Stephen decides, however, that science isn’t helping much with questions of how one should live or even what things are for, so he strolls upstairs and finds an embarrassment of riches. On the shelf lie all kinds of resources he didn’t have downstairs. Things like moral values, ethics, good, evil, even purpose. These are so effective in making an argument that he decides to use some of them. He calls God ‘evil.’ He assumes that human beings are valuable and ought not to suffer. He assumes that any Creator must be someone who would agree with his outlook on life. Lots of ‘oughts’ and ‘shoulds’ floating about.

But hold on, Stephen, you’re on the wrong floor.

Though he doesn’t acknowledge it, he’s not supposed to be up there, using resources which aren’t available to him as an atheist.

But wait a minute. Didn’t Beckwith write that these things are non-rational and therefore deeply personal and incapable of being judged or assessed by third parties.You can’t make arguments with those things, can you?

Well, it turns out that the building is poorly designed. Because the Christian faith, which draws on these ideas of morality, good, evil, value and purpose, does so rationally and with logical consistency. It’s our opponents who claim that morality and value are non-rational and deeply personal. Not true.

Morality isn’t non-rational at all. It’s accessible to all and even logically verifiable and you don’t need science to know that morality exists. Trust me, you don’t need a test-tube to affirm the truthfulness of the statement, ‘torturing babies for fun is wrong.’ What you do need, however, is the existence of something non-physical who grounds all these ideas, makes sense of them. Because science ain’t gonna get the job done.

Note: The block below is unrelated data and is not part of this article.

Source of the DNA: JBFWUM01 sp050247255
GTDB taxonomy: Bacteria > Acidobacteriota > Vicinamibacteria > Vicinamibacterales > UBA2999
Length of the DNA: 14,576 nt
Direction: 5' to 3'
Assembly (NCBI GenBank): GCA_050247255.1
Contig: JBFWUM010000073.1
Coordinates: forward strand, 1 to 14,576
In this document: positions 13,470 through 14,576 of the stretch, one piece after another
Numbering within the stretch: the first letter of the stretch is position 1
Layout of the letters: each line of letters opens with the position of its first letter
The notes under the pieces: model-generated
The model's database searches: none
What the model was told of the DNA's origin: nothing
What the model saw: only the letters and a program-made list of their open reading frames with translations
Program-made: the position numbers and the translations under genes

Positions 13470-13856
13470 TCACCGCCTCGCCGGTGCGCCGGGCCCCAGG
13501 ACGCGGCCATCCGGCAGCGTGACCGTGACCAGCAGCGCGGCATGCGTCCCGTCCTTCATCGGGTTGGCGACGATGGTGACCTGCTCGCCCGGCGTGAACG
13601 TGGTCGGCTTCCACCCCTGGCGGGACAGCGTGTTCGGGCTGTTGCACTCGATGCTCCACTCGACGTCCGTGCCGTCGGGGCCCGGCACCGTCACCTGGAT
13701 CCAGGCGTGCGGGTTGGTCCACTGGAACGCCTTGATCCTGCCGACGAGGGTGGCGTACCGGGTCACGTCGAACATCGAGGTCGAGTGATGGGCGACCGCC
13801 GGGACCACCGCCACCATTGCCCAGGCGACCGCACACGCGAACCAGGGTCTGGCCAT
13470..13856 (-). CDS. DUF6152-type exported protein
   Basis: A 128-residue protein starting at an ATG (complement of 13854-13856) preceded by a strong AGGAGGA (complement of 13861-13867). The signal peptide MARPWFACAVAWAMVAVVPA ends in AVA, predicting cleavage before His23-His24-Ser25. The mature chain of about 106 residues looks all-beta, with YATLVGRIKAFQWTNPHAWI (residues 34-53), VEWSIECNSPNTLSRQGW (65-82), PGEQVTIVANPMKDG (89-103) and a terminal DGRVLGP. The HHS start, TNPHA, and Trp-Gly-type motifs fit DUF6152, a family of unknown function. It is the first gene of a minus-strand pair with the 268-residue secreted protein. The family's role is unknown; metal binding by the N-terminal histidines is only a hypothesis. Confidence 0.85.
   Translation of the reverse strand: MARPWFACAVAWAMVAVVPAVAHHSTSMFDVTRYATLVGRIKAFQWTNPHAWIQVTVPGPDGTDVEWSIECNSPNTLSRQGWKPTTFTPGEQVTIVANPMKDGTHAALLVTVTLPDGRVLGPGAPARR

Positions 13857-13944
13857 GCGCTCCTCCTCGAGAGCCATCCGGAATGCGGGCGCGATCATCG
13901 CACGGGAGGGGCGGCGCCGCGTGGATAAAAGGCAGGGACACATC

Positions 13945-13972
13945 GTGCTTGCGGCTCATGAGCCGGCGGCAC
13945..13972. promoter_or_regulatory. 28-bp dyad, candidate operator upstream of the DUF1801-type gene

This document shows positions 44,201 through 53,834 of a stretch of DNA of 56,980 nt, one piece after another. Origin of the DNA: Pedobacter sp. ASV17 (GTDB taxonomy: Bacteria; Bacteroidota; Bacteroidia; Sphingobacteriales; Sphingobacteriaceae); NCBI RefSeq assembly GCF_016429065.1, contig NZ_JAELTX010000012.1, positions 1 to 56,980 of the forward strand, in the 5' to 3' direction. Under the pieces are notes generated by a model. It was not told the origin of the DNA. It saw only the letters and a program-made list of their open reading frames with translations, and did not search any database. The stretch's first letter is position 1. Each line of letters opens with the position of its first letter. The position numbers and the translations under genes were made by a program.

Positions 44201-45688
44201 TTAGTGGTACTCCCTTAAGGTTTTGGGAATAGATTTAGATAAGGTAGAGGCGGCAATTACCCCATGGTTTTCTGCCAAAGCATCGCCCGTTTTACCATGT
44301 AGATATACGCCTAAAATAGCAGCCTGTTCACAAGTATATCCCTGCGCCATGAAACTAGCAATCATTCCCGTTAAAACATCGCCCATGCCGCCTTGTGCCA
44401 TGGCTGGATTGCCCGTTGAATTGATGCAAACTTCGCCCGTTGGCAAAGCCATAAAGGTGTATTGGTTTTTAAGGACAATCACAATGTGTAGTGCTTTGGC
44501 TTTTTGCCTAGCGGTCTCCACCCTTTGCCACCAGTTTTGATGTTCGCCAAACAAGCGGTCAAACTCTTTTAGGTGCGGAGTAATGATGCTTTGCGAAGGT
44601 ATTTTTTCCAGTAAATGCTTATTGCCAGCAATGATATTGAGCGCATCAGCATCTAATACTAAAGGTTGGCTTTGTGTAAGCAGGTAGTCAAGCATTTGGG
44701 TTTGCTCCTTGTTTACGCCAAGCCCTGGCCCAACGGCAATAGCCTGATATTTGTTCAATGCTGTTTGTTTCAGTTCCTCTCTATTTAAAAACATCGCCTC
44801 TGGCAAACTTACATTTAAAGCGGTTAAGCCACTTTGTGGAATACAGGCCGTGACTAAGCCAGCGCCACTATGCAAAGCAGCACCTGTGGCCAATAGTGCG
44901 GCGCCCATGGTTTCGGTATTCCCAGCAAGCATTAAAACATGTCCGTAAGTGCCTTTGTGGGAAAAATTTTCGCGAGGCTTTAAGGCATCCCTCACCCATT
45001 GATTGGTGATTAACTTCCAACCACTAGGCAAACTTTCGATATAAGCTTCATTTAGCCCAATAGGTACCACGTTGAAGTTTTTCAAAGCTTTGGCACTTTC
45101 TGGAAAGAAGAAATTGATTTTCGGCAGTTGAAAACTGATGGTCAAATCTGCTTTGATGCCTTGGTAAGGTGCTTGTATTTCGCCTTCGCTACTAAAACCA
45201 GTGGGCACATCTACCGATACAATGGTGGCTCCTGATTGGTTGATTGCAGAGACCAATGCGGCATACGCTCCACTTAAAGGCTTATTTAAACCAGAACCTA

You know who we’re talking about, Stephen. We’re talking about God.

You don’t like him? Well, basing morality on personal preference is a castle built on sinking sand. But you don’t think it’s just personal preference, do you? You think some things really are wrong. Absolutely wrong. Well, you’re bang on target.

So . . . here’s a thought to mull over during your day.

Morality is prescriptive, not descriptive and this makes ALL the difference. Science is entirely descriptive. It tells us ‘how things are.’ Morality has to do with ‘how things should be.’ The chasm between ‘is’ and ‘ought’ cannot be bridged by science, since science is not equipped to carry us across. Morality proposes moral laws and as C.S. Lewis argued many years ago, moral laws imply a moral-lawgiver.

We call that person God.

Final thought, Stephen. You’re right. Something’s terribly wrong. And if something’s gone badly wrong, you want to choose a worldview which can account for this. You respond instinctively to suffering as we all do. You don’t simply rail against the existence of suffering children, you express the feeling that ‘this shouldn’t be happening.’ Something’s gone terribly wrong with the world.